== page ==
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Monday, December 5, 2016

Messy Energy

I am in the middle of a project. It's one of those many days, lots of steps, multi-procedural projects. My studio looks like an explosion in an at school.

Although I believe in going with flow, I also believe that a well rested mind functions best, so I reluctantly put my tools down to prepare for bed.

Brushes must be cleaned. My pallet must be tidied. Dirty water must be dumped, the bowls must be scrubbed. Soiled paper towels are placed in the rubbish, fresh ones are laid out.

I am preparing my work space for tomorrow's endeavors. When I enter the studio, I want all to be in readiness for my work. 

Yet, as I make my way to my bed, my mind is not so easily tidied away. Thoughts rush one on another. Images appear in my mind's eye.

I keep my notebook and colored pencils next to my bed. I make quick visual notes, in my own personal shorthand of imagery. 

“When you do something you should burn yourself completely, like a good bonfire, leaving no trace of yourself.” ~Shunryu Suzuki

This philosophy applies to both the creative act itself as well as to good studio practice.  Yet sometimes a bonfire burns for days, even weeks. 

When I work on a project that takes days, I find that I must establish a rhythm of working, and a routine. The routine makes it possible to return to the piece the next day with minimum fuss.

Decades of work have taught me to lay out my tools and materials just so, like a matter chef preparing a meal. The French concept for this in cookery is "mise en place"...everything put in its proper place. It's both a noun and a verb.

As artists, our mise en place is both the physical studio set-up and the mental preparation necessary to work. This allows the flow of creative energy to begin almost as soon as we enter the studio. The knowledge that all is in readiness allows us to contemplate the work even before we arrive at the studio.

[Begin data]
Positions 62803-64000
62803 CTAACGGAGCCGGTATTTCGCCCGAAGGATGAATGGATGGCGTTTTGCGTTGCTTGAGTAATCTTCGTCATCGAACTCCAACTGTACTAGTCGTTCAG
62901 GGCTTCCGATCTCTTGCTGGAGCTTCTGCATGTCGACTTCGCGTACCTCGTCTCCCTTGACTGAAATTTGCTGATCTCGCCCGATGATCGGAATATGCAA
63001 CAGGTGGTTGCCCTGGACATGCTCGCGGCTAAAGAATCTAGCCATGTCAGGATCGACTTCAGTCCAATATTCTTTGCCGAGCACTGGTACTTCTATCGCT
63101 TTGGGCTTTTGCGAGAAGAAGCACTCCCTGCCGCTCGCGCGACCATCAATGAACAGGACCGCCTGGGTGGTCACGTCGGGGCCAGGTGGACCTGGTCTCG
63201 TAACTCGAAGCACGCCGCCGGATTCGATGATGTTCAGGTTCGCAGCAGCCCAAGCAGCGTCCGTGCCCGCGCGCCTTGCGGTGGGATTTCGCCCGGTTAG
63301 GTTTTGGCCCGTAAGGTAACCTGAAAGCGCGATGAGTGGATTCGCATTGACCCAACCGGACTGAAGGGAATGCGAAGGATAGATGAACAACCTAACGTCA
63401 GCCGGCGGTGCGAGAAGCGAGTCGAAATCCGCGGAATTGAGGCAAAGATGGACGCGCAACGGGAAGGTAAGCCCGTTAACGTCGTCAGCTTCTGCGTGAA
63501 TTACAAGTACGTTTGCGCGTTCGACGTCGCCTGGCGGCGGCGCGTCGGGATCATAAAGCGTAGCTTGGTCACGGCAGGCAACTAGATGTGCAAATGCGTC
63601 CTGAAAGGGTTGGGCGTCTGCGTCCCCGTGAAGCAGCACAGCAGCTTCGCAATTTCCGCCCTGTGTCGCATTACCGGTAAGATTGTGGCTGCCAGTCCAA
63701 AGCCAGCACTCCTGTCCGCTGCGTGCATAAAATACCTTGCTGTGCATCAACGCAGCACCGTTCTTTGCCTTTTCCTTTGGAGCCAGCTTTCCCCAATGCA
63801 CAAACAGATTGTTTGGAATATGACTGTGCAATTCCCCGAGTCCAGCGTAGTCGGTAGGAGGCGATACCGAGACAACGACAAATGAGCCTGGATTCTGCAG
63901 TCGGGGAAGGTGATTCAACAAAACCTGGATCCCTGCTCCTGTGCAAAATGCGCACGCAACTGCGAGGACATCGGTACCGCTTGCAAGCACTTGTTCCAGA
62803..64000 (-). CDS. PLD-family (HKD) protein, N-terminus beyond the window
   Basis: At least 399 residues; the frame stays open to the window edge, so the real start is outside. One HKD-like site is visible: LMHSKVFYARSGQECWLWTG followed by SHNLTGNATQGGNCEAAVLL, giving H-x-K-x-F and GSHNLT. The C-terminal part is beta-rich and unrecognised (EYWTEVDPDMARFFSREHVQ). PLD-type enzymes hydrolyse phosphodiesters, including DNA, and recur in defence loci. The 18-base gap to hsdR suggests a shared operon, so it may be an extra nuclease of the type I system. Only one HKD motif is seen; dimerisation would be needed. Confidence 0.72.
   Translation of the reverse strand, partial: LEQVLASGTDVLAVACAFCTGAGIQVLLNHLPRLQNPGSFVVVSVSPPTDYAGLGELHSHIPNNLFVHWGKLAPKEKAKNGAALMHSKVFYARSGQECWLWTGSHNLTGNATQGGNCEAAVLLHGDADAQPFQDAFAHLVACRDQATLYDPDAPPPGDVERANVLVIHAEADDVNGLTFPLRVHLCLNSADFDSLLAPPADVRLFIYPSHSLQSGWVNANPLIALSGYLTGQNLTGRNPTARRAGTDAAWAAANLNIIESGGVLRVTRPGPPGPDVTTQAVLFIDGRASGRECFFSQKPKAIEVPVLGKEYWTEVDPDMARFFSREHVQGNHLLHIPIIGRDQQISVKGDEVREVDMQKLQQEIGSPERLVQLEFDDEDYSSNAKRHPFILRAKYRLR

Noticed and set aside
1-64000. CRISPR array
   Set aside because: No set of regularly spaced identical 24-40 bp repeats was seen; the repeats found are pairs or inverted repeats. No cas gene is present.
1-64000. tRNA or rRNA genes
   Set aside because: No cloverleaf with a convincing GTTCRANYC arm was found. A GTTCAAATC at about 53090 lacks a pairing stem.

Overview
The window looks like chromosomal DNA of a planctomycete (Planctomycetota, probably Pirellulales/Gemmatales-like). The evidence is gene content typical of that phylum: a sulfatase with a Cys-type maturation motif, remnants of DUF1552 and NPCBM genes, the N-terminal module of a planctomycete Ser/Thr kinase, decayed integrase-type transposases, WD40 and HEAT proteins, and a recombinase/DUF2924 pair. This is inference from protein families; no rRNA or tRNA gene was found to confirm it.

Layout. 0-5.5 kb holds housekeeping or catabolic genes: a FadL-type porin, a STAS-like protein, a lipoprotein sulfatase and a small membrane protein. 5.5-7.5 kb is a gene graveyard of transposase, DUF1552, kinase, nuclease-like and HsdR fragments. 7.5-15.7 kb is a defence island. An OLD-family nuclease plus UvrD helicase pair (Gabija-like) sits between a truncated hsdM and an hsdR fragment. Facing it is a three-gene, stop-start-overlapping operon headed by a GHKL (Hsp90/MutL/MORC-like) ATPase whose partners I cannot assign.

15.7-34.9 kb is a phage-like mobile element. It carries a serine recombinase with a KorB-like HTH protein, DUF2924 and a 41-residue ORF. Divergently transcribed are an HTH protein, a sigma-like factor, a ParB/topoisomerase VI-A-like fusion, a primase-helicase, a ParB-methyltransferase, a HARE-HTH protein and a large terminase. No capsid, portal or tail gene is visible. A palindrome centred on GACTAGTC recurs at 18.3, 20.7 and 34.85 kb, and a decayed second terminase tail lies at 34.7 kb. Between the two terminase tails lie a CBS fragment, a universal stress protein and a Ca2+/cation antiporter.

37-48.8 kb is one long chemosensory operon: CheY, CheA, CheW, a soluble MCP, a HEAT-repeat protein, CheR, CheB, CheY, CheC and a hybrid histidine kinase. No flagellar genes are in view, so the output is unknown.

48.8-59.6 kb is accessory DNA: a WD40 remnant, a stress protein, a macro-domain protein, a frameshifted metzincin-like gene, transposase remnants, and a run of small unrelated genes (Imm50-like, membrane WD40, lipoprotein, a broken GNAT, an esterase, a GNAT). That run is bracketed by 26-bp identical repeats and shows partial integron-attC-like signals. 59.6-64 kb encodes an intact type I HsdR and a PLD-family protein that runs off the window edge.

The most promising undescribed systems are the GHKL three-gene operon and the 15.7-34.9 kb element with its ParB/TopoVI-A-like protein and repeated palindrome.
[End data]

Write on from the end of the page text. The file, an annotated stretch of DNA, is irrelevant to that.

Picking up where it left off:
It's morning. I enter my studio. My tools and materials greet me, invite me in to continue my work. It's going to be another busy day. 

Sunday, July 31, 2016


We all go through dry spells, when we create nothing. Illness, grief, exhaustion, fear, emotional upheaval, family crises, there are so many reasons to be in the desert.

The very awareness that we are not creating brings us guilt, which itself inhibits creation.

I can't solve your desert. But I can share with you how I deal with mine.

1. I collect random ephemera throughout my day. I have a place to store it. Periodically I sift through it. Nothing may click right now, but it has percolated through my mind, and something creative will result.

2. I go to inspirational places. My current place is Venice. The architecture, the light in the water, the colour of the water, it all speaks to me. Find a place, do what you must, sacrifice as you can, go there. Be there. Spend time there.

3. I reorganize my studio. Seeing it afresh sometimes sparks my creative tinder. Just touching my tools and materials can pull me to create.

4. I go where there are other artists. I eat where they eat. I read where they read. Is as if there is an air of creativity floating through the area.

5. I buy myself beautiful flowers. Walking through city streets with a bunch of beautiful flowers is somehow very empowering. Strangers admire you, or admire the flowers. You feel good about that. Silly, I know, but it does work.

6. I make a firm commitment to do a five minute sketch every day. What's five minutes? An easy commitment to keep.

7. I give away sketches. To strangers on the bus, to my waitstaff, to the people behind the counters. It's a little thing for me, but it may be the only piece of original art they have ever owned. It's a really big  thing for them.

8. I keep my phone camera on and take photos of things I see on the street. Nothing amazing, just ordinary things. Really powerful exercise, as it turns out.

9. Art engenders art. I go to the museums and spend time with art. I visit galleries and craft shops.

10. I forgive myself for not creating right now. We all dwell in the desert sometimes. Just remember, though, that the rain which falls percolates through the sand to become refreshing water of life.